Most people erroneously believe there is no difference between slow learners and children with learning disabilities. They use both terms interchangeably to tag a child. Mislabeling a child is an unjust action. So how can one distinguish between a slow learner and one who is learning disabled?
It may be challenging to distinguish a slow learner with a child with learning disability solely based on observation. While a slow learner has a below-average intelligence and meets his developmental milestone at a very slow rate compared to his peers, a child with a learning disability has a psychological deficiency that will affect his ability to perform effectively at one or more cognitive or psychomotor skills.
A child with a learning disability may be of average or above-average intelligence, but will overwhelmingly underperform in a specific academic or language skill, e.g. reading (dyslexia), writing (dysgraphia) or mathematical calculations (dyscalculia). A slow learner, compared to the rest of his peers, progresses intellectually at a very slow rate. For a slow learner, to learn and understand is a struggle. It is not to say a slow learner will never ‘improve’, he definitely will, but a slow rate.
Here are ways to identify a slow learner and a child with learning disabilities.
How to identify a child with learning disabilities
Hyperactivity and poor attention span
A child with a learning disability usually finds it difficult to focus or concentrate in whatever activity he is facing. This happens mostly in the classroom. This attitude might be mistaken for ‘laziness’ or ‘forgetfulness’. The child can also display an impulsive, unpredictable and restless action. He may become isolated due to inability to participate in group leisure tasks.
Low self-esteem is one of the problems those with learning disabilities face. They may experience so much frustration and hardship in school and will feel let down as time goes by. The negative feedback that they may receive from parents and teachers can also cause a feeling of inferiority complex. They wallow in anger and self-pity.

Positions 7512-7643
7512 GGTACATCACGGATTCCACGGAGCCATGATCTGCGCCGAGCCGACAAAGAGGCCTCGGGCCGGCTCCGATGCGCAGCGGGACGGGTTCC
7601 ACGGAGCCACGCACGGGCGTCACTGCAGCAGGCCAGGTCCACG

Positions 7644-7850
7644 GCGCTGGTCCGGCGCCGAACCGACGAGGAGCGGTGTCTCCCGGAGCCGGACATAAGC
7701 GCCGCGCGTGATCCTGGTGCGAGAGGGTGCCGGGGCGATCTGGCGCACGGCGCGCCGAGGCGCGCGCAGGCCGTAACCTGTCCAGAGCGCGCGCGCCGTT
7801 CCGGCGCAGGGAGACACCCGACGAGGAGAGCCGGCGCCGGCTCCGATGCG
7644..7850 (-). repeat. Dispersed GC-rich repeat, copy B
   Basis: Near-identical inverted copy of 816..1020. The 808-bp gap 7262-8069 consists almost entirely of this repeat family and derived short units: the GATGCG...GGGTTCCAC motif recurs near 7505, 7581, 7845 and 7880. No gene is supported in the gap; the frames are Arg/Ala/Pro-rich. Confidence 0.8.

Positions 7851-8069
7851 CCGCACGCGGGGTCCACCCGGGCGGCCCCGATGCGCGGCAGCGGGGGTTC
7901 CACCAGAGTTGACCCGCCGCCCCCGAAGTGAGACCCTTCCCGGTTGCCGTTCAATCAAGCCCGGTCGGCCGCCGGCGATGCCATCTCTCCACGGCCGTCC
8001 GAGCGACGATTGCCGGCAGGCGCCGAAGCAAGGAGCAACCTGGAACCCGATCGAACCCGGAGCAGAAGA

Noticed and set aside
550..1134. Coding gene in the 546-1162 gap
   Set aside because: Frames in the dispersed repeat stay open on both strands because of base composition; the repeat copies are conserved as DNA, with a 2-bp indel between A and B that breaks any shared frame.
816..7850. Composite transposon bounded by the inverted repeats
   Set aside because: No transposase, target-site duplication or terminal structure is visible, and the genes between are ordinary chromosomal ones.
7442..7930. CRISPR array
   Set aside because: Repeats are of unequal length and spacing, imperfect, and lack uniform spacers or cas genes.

Cognitive tasks like reading, spelling and solving simple math sum may be difficult for those who have learning disabilities. They tend to mix up words and letters, dislike reading, wrongly place the correct order of letters in words, find it very challenging to associate sounds with letters etc. Also, children with learning disabilities may struggle at understanding mathematics.
Poor hand-eye coordination and visual perception problems
Proper hand-eye coordination is necessary for performing a wide range of activities. It is responsible for a child’s ability to carry out a simple, everyday task like picking up a book, writing or drawing. It is very vital in learning because children have to use their eyes and simultaneously control the movement of their hands to perform some tasks like writing or playing sport. Children with learning disabilities often have poor hand-eye coordination, difficulty in performing motor skills and controlling muscular movement.
How to identify a slow learner
A slow learner may have an immature language pattern as a result of language delay. A slow learner may develop language and speech skill at a slower rate, compared to the rest of his peers. He might face difficulty in forming or understanding a word or sentence.
Socially Immature behaviour
Slow learners may struggle to mature at the expected pace. They may display more inadequate physical coordination than their peers, sulk and become easily upset, find it difficult to adapt to academic challenges in school, prefer fraternizing with younger kids, socially awkward etc.
Low frustration threshold/ easily frustrated
Slow learners may have poor control of their emotions and are easily prone to frustration and frequent outburst of rage. They nearly never think of fixing situations logically and rationally. Slow learners are also unable to stay calm when raging. They become frustrated by very trivial conditions when compared to their peers.
Slow learners may find it difficult to learn and understand the school work that is expected of their peers. Their academic performance is far below their age groups. Slow learners are not in any way intellectually disabled, because he is capable of becoming self-independent and successful academically, even at a slower rate. Slow learners may need additional time or extra help in the classroom. They may also experience poor memory retention and forgetfulness.